Thursday, June 30, 2011

The Decade Of The Mind & Your New Cyborg Brain 3a

How is what we are learning about the brain being militarized?  DARPA's brain integration in building the super soldier.

Transcranial Magnetic Stimulation
The brain is an electrical device.  Because of this, it can be altered and affected by electrical and magnetic fields.  In our previous segment, we investigated pharmaceutical tools being developed to alter human memory and emotions.  But other methods are being investigated using electromagnetism.
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Transcranial Magnetic Stimulation (TMS) was first developed in 1985, in the UK by Anthony Barker in Sheffield England.  He published a paper titled, Non-invasive magnetic stimulation of the human motor cortex in the journal Lancet 1:1106-1107.  For further roots back, we need go back to the 19th century and Frankenstein like experiments of Aldini with electricity, described in another article in this site.

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via: Nature News
Up until now, these transcranial devices have been awkward devices which in many cases have to be implanted in the brain usually by surgery, but there is extensive research to reduce the devices and eventually, not have a need for any implants.  Normally the number of channels for these devices are up to 32. Since the 1980s extensive research has been made in how to use this technology in the treatment of diseases, especially mental diseases.  Some research has shown interesting results, but a distinction has to be made between two different types of technology - tDCS (Transcranial Direct Stimulation) and TMS.  TMS is the newer method of sending electrical currents into the brain and does not require any surgical implantation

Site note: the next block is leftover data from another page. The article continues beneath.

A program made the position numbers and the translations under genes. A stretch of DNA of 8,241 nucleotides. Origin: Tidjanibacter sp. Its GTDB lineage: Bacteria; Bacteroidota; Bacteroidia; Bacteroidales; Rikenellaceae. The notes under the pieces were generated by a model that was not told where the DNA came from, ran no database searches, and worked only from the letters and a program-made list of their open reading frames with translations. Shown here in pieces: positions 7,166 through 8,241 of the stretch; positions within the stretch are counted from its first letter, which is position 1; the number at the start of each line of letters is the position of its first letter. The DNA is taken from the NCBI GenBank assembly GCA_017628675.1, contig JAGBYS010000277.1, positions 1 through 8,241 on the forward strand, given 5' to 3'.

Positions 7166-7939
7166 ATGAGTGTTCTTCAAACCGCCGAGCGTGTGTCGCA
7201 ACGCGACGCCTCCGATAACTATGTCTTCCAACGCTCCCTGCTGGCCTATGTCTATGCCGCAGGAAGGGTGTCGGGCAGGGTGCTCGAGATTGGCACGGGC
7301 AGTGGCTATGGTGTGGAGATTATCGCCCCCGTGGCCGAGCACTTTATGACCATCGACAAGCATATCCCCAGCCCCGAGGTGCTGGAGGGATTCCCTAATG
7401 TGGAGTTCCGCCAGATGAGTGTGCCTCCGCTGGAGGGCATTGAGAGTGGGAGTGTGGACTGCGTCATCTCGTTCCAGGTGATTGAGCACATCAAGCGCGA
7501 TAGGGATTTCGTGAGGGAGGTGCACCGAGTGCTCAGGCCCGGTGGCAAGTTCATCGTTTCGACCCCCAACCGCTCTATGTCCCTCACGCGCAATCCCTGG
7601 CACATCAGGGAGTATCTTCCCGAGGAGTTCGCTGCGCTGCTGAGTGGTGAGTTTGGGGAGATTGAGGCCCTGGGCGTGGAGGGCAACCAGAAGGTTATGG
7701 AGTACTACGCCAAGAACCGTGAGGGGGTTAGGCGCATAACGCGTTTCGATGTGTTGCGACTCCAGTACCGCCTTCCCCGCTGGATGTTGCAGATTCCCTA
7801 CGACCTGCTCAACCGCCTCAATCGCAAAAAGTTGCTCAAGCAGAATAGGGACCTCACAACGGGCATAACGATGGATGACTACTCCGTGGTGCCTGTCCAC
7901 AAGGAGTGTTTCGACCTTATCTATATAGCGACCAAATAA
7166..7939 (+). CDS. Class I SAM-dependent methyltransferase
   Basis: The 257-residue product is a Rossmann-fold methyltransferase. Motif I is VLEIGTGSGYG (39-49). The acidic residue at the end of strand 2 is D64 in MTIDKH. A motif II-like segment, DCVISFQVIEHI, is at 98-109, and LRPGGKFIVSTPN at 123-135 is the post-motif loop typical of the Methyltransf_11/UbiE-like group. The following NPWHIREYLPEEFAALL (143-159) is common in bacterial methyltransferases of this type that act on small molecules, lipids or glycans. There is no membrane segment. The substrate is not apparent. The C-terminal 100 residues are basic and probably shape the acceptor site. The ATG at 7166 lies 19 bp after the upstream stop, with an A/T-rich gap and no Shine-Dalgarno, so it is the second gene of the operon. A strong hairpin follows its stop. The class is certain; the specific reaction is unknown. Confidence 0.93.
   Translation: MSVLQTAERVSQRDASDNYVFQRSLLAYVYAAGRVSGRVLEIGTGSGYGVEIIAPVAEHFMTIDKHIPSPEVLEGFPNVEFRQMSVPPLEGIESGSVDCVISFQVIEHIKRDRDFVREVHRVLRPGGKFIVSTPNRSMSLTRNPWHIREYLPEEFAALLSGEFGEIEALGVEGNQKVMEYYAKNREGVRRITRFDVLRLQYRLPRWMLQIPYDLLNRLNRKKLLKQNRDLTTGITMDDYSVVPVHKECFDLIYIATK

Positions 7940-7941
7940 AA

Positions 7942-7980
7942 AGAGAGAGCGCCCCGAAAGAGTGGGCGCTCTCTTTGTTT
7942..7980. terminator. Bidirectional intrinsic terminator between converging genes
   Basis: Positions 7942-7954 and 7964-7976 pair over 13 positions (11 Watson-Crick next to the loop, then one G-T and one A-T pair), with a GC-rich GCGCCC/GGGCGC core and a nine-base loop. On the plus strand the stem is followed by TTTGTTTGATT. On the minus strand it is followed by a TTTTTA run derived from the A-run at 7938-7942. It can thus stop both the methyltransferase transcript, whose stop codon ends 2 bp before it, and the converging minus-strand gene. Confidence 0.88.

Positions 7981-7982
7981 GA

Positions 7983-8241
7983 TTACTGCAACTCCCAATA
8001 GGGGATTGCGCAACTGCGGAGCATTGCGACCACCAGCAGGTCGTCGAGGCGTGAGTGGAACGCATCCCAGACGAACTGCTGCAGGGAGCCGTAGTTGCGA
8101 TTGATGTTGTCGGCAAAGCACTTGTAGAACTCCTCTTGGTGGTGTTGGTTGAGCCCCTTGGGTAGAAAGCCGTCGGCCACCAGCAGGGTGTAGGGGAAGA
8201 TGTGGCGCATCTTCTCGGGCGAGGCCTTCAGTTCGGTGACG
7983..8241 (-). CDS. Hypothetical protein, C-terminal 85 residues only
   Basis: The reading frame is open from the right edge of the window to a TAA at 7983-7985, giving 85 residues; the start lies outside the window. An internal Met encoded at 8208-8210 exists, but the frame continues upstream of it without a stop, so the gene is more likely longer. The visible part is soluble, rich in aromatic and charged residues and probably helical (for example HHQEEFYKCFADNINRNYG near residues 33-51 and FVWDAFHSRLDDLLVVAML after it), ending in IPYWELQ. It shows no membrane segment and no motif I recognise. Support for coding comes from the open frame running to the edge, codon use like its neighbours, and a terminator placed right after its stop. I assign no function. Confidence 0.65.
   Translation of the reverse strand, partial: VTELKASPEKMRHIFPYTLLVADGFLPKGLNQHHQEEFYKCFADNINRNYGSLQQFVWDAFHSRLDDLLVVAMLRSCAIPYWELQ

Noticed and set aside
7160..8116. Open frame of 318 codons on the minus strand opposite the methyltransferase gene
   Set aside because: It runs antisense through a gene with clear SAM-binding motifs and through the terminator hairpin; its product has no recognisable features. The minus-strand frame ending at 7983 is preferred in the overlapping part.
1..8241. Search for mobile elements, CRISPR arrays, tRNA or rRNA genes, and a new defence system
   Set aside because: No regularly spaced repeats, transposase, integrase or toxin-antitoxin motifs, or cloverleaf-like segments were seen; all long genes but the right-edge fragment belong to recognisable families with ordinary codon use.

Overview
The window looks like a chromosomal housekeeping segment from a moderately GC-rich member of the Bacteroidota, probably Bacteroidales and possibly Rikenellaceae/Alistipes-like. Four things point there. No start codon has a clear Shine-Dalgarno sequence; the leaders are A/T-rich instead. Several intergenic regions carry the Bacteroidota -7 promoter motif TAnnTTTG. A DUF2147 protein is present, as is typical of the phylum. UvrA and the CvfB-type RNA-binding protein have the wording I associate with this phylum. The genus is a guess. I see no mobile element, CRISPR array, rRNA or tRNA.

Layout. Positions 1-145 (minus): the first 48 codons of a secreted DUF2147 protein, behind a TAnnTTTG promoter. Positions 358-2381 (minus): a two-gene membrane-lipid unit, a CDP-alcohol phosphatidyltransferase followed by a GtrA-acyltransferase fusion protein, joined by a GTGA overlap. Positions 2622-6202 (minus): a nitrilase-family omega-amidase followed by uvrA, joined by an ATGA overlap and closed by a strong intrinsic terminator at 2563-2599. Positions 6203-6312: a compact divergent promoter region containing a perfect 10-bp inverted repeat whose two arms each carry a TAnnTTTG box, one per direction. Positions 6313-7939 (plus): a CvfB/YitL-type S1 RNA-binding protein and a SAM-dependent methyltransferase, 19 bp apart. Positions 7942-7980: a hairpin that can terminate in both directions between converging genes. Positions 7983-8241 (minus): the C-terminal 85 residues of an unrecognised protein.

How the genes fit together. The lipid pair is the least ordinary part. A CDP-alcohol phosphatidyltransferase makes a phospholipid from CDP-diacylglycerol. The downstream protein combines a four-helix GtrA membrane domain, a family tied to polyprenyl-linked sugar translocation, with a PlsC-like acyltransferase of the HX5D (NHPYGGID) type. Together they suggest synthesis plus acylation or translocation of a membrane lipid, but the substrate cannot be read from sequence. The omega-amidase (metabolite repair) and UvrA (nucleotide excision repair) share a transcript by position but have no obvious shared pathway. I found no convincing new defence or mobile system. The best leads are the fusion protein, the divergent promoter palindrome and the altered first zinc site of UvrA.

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of devices.  tDCS, does require the implantation of devices in the brain to achieve its goals.  In TMS there are is a subset of two types - repetitive and single pulse.  The downside of the single pulse is that the effects on the brain are more short term.  In all of these types of treatments, there is a small chance of seizures, but TMS, because it sends out a stronger current, increases the likelihood of seizures.

"God helmet"